Here's Why Someone Made a List of Restaurants to Fight Cultural Appropriation

May 26th 2017

A list of restaurants is causing a big debate about racism in the food industry.

An anonymous group of people of color put together a Google spreadsheet of restaurants in Portland, Oregon, that the group deems guilty of cultural appropriation. It then offers the nearest alternative owned by people of color. 

A list of Portland businesses accused of cultural appropriation. Google Docs - google.com

The group defines cultural appropriation as "restaurants or food carts selling non-European international cuisine owned solely by white people who were not born or raised in the country or region from which the restaurant's cuisine originates." The group adds that "particularly egregious examples of religious or cultural appropriation in decor or branding are also included" in its listing.

The document received mixed reactions on social media.

ATTN: reached out to the creators of this list, but they declined to be interviewed. However, the "about" page of the Google document explains the reason for the list's creation. 

"The racial wealth and small business lending gaps in the U.S. are pronounced, which allows white folks to open new businesses more easily," reads the document. "These white-owned businesses hamper the ability for POC to run successful businesses of their own (cooking their own cuisines) by either consuming market share with their attempt at authenticity or by modifying foods to market to white palates." A 2014 study by researchers from Utah State University, Brigham Young University, and Rutgers University found that Black and Latino business owners faced more scrutiny of their credit and financial history when seeking a business loan than white people with similar financial profiles. 

List of restaurants in Portland accused of cultural appropriation. Google Docs - google.com

The document also accuses white-owned restaurants of "punching down" by appropriating food from people of color, who are already at a disadvantage. According to 2014 data, only 2.1 percent of U.S. businesses were black-owned, and 14 percent of those operated for less than two years. 

A list of restaurants in Portland accused of cultural appropriation. Google Docs - google.com

The cultural appropriation list gained attention after a burrito restaurant owned by two white women became the center of controversy following an interview with Willamette Week published on May 16. Kali Wilgus and Liz Connelly said they opened a burrito restaurant in Portland after making a trip to Mexico and watching Mexican cooks.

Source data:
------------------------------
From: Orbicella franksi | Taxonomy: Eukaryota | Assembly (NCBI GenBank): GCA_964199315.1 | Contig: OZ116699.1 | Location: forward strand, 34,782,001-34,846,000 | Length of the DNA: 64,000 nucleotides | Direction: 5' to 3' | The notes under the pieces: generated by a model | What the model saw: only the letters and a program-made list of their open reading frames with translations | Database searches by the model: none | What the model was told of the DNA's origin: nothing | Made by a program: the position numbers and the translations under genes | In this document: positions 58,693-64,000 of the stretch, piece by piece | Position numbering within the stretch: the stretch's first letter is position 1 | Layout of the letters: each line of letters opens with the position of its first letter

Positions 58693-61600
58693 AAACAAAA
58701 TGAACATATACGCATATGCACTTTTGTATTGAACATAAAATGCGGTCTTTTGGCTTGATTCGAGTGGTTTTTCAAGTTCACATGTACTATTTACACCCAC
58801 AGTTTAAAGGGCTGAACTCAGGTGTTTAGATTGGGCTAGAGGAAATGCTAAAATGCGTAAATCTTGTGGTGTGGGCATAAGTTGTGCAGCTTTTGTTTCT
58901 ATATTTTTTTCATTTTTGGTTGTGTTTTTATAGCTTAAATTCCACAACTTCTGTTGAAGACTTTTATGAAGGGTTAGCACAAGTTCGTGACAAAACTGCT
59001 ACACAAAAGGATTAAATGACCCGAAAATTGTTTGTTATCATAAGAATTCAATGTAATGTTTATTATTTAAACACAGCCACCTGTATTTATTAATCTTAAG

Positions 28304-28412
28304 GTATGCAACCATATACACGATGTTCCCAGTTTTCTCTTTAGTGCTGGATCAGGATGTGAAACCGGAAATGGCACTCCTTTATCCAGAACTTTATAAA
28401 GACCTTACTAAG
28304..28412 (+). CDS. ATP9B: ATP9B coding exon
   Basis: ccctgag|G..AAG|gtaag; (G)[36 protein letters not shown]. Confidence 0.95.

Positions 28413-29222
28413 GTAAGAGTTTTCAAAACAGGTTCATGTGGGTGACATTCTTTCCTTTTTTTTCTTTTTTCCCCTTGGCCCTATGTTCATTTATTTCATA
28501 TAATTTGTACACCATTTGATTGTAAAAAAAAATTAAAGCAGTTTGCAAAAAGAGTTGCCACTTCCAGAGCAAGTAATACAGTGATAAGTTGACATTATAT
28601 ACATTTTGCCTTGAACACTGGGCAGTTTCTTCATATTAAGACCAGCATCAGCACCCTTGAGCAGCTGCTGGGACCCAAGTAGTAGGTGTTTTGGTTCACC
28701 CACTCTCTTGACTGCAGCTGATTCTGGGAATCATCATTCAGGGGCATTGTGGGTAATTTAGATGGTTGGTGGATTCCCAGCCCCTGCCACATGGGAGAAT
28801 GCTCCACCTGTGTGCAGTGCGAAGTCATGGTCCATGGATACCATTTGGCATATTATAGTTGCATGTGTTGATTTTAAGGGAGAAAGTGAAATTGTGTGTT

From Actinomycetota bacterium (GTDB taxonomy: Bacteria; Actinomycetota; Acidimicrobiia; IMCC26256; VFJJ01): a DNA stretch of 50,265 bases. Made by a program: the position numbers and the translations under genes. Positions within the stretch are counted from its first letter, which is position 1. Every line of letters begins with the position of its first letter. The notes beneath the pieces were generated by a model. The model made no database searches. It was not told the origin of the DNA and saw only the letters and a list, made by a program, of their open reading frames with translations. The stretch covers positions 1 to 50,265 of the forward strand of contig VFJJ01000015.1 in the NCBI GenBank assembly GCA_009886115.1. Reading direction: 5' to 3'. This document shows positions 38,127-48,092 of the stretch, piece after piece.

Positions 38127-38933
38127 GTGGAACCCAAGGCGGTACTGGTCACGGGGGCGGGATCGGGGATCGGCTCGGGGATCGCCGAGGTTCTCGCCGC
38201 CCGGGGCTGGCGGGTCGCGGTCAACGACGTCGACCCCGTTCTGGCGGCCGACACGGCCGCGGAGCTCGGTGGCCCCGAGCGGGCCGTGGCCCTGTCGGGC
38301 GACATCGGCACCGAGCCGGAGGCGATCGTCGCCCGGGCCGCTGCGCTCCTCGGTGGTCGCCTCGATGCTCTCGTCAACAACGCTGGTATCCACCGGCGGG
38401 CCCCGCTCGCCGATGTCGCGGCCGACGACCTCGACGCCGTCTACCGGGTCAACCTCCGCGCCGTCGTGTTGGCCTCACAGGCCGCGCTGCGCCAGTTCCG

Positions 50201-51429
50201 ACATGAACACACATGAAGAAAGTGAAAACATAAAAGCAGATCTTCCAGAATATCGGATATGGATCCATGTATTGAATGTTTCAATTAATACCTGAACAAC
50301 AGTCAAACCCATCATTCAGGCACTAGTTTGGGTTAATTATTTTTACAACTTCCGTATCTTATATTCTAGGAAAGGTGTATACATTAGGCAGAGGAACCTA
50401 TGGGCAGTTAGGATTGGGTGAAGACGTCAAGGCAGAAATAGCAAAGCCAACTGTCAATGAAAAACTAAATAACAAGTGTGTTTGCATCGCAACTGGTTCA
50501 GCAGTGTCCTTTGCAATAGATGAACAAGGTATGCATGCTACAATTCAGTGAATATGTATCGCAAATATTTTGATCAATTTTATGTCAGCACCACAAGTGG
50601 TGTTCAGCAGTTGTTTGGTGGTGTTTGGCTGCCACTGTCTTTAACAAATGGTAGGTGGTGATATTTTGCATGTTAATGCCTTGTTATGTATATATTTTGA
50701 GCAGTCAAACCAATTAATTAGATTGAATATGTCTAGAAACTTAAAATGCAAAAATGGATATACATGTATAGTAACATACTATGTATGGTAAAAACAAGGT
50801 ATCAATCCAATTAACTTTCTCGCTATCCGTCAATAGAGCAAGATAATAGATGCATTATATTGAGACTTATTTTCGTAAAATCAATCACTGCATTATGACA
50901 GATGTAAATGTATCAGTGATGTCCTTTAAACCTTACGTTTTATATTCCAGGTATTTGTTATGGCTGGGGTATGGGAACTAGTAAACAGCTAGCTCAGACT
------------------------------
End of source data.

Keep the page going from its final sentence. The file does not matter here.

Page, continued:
"I picked the brains of every tortilla lady there in the worst broken Spanish ever, and they showed me a little of what they did," Connelly said. "They told us the basic ingredients, and we saw them moving and stretching the dough similar to how pizza makers do before rolling it out with rolling pins. They wouldn't tell us too much about technique, but we were peeking into the windows of every kitchen, totally fascinated by how easy they made it look."

The interview drew accusations of cultural appropriation, and the Portland Mercury's Jagger Blaec wrote that it's indicative of a bigger problem on the Portland food scene. 

"Week after week people of color in Portland bear witness to the hijacking of their cultures, and an identifiable pattern of appropriation has been created. Several of the most successful businesses in this town have been birthed as a result of curious white people going to a foreign country, or an international venture, and poaching as many trade secrets, customs, recipes as possible, and then coming back to Portland to claim it as their own and score a tidy profit. Now don’t get me wrong: cultural customs are meant to be shared. However, that’s not what happens in this city. Because of Portland’s underlying racism, the people who rightly own these traditions and cultures that exist are already treated poorly. These appropriating businesses are erasing and exploiting their already marginalized identities for the purpose of profit and praise."

White males often have an advantage in the food industry.

A 2015 report from Restaurant Opportunities Center United, a labor advocacy group, found that restaurant workers of color have the lowest-paying jobs in the industryand make 56 percent less than white workers with the same qualifications. The report also found that women are more likely than men to hold server positions, but are also paid less than men. 

In a piece called, "Dear White Chefs: Stop Talking, Start Listening," Eater contributor Korsha Wilson wrote that the industry needs to listen to the complaints of people of color.

"If people of color are talking about systemic oppression and you hear it as an attempt to tear a white man down, you’re part of the problem," she wrote. "Silencing opposing voices that are coming from within the very industry that you’re defending (and claiming to represent) does not help; in fact, it’s another form of oppression."

RELATED: There's a Minimum Wage Controversy on This Restaurant Receipt

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